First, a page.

This vlog post is the second in a series about the concept of systems. It explores the systems design principle that having all of the best individually performing parts does not nesessarily provide the best performing system. That concept is then applied to the example of systems of care for out-of-hospital cardiac arrest. (Duration – 7:25)
Notes and Resources
- Originally posted: January 2018
In the last post, we heard Dr. Ackoff explain what a system is in a general way. In this post, we’re going to look at how that concept translates to systems of care for high-risk time-sensitive emergencies. Dr. Ackoff’s example of a system was an automobile. Having all the best parts of cars does not mean you will have the best car. It will not even operate. The reason is that all of these –best- parts do not all fit together.
In a system of care, the same principle applies. The performance is determined not by the sum of the behavior of the parts of a system of care, it’s a product of their interactions. Let’s consider this in context of an out-of-hospital cardiac arrest.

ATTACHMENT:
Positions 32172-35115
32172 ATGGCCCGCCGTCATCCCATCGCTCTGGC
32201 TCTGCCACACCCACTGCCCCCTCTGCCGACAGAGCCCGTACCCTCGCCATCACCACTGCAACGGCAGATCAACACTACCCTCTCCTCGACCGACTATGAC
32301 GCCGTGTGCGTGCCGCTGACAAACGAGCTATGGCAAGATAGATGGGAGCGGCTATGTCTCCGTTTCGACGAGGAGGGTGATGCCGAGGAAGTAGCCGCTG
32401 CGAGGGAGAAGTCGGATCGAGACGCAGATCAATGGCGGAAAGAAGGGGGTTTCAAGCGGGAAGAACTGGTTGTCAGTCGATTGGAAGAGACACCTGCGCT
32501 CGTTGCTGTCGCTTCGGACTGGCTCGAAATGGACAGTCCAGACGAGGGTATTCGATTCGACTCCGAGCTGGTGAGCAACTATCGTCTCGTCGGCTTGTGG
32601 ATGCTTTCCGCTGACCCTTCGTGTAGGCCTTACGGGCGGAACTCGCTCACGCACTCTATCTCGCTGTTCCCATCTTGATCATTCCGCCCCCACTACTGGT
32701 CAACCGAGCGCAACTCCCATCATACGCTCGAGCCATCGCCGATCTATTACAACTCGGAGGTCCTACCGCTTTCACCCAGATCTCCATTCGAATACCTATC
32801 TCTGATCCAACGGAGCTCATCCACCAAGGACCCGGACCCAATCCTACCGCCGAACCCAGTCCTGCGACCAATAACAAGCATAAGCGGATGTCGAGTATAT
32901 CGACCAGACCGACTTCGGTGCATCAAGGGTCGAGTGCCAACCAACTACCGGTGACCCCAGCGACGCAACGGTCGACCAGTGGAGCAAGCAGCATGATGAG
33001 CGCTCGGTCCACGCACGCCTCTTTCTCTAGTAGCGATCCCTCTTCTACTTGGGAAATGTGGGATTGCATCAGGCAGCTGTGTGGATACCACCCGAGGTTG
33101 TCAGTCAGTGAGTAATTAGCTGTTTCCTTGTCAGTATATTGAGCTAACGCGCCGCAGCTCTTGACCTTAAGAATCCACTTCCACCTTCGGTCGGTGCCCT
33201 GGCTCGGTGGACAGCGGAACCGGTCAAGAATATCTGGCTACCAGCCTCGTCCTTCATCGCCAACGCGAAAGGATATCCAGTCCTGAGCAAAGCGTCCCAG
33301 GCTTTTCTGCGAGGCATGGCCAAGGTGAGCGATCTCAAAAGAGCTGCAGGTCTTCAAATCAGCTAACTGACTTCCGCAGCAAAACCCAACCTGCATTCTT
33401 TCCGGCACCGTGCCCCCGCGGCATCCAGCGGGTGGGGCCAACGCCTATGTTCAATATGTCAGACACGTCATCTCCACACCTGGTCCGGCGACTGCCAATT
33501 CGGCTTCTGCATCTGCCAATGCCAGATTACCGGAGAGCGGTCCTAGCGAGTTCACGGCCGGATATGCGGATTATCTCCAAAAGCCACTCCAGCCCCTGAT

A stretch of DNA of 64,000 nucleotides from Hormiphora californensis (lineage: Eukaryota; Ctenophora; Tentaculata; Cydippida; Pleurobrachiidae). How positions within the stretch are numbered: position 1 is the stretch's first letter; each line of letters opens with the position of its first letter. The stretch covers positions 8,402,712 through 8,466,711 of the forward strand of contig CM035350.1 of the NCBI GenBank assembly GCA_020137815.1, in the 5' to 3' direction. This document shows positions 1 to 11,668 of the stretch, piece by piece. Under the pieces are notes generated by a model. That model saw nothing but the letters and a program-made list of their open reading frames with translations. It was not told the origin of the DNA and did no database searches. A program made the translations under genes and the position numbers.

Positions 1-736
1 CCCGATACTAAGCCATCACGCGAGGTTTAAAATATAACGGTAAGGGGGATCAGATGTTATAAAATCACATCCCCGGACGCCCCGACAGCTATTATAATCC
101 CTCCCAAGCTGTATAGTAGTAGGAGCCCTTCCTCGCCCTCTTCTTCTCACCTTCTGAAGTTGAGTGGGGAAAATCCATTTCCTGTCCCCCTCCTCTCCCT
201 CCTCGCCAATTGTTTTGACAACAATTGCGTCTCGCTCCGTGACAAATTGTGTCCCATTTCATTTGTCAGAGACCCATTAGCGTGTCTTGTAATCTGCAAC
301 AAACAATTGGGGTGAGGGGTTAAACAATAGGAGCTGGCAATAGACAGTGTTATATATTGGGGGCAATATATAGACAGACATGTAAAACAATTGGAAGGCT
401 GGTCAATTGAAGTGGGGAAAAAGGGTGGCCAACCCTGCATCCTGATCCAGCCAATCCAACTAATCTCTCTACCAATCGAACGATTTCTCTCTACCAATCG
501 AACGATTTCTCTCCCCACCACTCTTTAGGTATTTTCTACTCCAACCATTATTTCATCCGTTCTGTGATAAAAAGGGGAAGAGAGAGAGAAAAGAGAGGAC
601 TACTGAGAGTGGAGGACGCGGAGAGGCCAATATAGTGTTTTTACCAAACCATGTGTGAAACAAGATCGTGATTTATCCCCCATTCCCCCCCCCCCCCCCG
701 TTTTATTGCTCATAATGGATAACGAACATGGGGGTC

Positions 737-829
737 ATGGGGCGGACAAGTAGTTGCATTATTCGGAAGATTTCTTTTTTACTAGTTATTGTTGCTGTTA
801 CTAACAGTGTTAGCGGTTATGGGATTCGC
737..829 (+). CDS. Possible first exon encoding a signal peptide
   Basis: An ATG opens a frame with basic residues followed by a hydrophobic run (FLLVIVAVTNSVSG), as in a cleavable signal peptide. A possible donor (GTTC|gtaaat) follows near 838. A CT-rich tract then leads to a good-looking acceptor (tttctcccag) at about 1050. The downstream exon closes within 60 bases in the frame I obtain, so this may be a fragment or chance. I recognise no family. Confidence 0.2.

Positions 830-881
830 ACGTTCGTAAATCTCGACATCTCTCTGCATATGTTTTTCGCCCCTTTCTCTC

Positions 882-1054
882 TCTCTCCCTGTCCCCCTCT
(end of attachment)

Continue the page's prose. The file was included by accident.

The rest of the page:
Consider a theoretical community where they have an amazing level of bystander performance in recognizing a cardiac arrest – more than anywhere else!!! That same community also has an extremely high percentage of the population that also knows how to perform hands-only CPR – more than anywhere else! They have AEDs all over town – more of them per capita than anywhere else! They have a 9-1-1 communications center with the best technology and staff – as good or better than anywhere else! They have a fire-rescue department that has all the best equipment and a absolutely top notch staff. They do a great job of caring for patients prior to ambulance transport – they are the very very best at that!! This community has an ambulance service with the very best ambulances, equipment and staff. The crews do the very very best in assessment and treatment of patients that are in their ambulances. The community has an emergency department with the all the best equipment, facilities and staff. The care they provide to patients while in that ED is the very very best.